A reader writes:
We have three dogs, but our daughter wants a kitten for Christmas. How can we make this work?
Despite persistent folklore, cats and dogs are not enemies. They can get along quite well. They are, however, natural antagonists; their instincts will trigger inappropriate behavior in each other until they have learned to get along. Simply put, cats are small, fast moving creatures who prefer to flee when confronted, and dogs are designed to chase such.
A well socialized dog will regard the household cats as fellow members of the pack. Socialization is the process in humans, dogs, and cats which lets the mind recognize that we share the earth with fellow creatures with preferences and feelings, just as we have. We must make it quite clear, especially with a kitten, that these are objects to be seen but not touched.
It's much easier to let the dogs know a strict no-chasing policy is in effect, and then relax it when the kitten gets older, than to try to get the dogs to understand a little chasing is okay. They should not shoulder the responsibility of trying to figure out what a "little chasing" means. Leaving the cat strictly alone is easy for them to understand.
The ease of this operation depends on the personality of the dogs in question. When I was averaging ten cats in the house, I also had an average of two hundred pounds of Dog around, and they all learned to not only not bother the cats, but to form friendships with them. Of course, this was helped along by the fact that I was Pack Leader, and thus was also She Who Must Be Obeyed. My dogs were usually puppies who had grown up with cats, and learned manners early. A dog who has not encountered cats at such close range will need more guidance.
Paris, a spaniel mishmash we rescued from the streets of Queens, begging hot dogs from patrons of a lunch wagon, had no leadership qualities at all. When approached by the tiniest kitten he would simply roll over and invite dominance immediately, so they could get on with the business of being friends. He was never happier than when he had a little friend curled up against his stomach, and wouldn’t raise an eyebrow if a bunch of cats decided to commando raid the nip cabinet.
Roscoe, a Malamute/Collie mix, was the opposite, a natural security co-ordinator who would not rest until I agreed to let him evaluate every visitor at the door, made regular rounds at checkpoints, and would snitch on any cat misbehaving. The Christmas he was still a puppy we gave him a set of stuffed antlers to wear, but, unlike our other dogs, he regarded this as a demeaning request. We took them off and placed them on top of a little-used armoire. The cats had never had an interest in this armoire before, but mysteriously the antlers wound up on the floor, thoroughly chewed. We suspected, but could never prove, collusion between himself and certain cats.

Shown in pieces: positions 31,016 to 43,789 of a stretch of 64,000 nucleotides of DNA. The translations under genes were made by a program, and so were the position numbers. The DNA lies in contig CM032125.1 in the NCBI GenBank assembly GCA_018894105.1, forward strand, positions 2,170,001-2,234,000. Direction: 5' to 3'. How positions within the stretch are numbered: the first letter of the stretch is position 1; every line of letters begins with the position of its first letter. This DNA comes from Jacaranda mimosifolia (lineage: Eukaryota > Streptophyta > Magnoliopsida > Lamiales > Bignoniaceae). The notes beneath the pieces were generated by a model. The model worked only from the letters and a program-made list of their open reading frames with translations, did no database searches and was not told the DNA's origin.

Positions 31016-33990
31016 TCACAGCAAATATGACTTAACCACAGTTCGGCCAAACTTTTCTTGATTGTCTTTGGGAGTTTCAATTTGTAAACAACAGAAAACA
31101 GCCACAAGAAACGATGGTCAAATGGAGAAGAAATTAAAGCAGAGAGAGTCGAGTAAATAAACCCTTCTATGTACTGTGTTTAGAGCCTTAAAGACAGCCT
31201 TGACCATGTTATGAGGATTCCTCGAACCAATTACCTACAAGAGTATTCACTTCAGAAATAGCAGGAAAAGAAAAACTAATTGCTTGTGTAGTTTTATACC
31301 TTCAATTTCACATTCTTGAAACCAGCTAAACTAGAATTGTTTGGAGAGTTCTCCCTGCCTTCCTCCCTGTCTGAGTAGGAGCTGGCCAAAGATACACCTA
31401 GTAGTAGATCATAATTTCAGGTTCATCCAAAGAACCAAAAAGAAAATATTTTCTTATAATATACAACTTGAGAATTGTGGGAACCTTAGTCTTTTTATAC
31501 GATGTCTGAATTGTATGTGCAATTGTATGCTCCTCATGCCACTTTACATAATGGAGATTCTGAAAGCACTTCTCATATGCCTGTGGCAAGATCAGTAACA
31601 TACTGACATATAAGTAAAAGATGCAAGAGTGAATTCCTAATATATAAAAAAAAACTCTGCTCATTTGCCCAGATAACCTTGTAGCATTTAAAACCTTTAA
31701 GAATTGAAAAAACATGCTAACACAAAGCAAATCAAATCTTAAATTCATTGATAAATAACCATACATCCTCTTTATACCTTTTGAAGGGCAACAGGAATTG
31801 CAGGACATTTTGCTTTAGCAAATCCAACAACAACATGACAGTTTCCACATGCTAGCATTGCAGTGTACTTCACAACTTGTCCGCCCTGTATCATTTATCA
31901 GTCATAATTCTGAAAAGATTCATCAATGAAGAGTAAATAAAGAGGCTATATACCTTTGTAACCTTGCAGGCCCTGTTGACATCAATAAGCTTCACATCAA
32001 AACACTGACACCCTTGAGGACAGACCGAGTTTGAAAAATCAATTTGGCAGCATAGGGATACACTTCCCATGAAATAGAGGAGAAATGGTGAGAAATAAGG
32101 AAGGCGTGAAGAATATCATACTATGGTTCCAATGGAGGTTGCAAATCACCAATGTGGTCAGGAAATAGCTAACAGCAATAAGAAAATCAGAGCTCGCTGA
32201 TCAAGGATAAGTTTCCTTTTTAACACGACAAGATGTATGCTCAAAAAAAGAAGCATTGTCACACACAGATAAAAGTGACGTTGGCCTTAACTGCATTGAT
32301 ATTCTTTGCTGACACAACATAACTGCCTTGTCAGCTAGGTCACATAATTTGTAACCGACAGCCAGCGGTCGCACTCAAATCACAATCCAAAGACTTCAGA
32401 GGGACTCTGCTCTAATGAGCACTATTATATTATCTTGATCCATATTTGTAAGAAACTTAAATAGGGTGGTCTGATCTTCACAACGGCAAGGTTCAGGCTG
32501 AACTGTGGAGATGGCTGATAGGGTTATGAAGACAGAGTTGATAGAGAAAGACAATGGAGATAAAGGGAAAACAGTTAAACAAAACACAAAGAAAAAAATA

As Pack Leader, our dogs look to us for clear messages about behavior. Give them some. On the first encounter, the dogs should be leashed and put into a Down Stay. Let the kitten out into the room, while the dogs remain under control. The penalty for constantly breaking the Down Stay should be having to leave the room and no longer getting to see the fascinating object. Dogs take exile very seriously.
Dogs shouldn't be punished for showing an interest. Gradually let them get to know the kitten, who will have their own ideas about the dogs. I suggested getting an outgoing, confident kitten, who is not only a better bet for a child, but has a strong sense of themselves that will let them better handle a dog's overtures, so unlike either a cat's or a human's.
Under no circumstances should the dogs be encouraged to chase the cat. They don't have the judgement or experience to evaluate the cat's reaction. In fact, all cats have to be ranked above all dogs in the hierarchy. This gives the cats a psychological advantage they will need against playmates who outweigh them so greatly.
A misconception many dogs owners have, that prevents them from being successful dog owners, is that dogs mind where they are in the hierarchy. It's true that some dogs have a nature that drives them towards leadership. But giving it to them is no favor. In our society, a pack leader must also be able to drive a car to the grocery store to bring back food, pay the vet for medical care, and know who is the mail carrier and when they can deliver things. No dog is up to that.
If we have a dog with a strong leadership drive, and no other dogs for them to supervise, we should come up with jobs for them to do. That is what a good leader does. Let your leader know he or she is welcome to rat out the cat for bad behavior, but discipline is Pack Leader's job. When they sit quietly to let the cat investigate them, praise them extravagantly for their restraint. Make it clear during cute moments that it's the cat who is funny, not them. Make the happiness of the cat their responsibility, and we will have directed their nature towards usefulness.
In this way, we can have even the most strong minded dog enlisted on our side, treating the cat with the restraint and decorum that will allow them to have a new friend. This also gives us a base to return to when they do begin to extend the friendship. As they interact more, things won't get out of hand, because we should always be able to say, "Leave the cat alone!" And they will.
As highly social creatures, dogs will enjoy having more creatures to be social with. They both need and want us to guide them in this new experience. They want to be useful members of the family; that's what dogs do. Showing them how is our Pack Leader responsibility.
With proper support, we won't have to worry about the cat, who will quickly figure out the dogs. That is what cats do.
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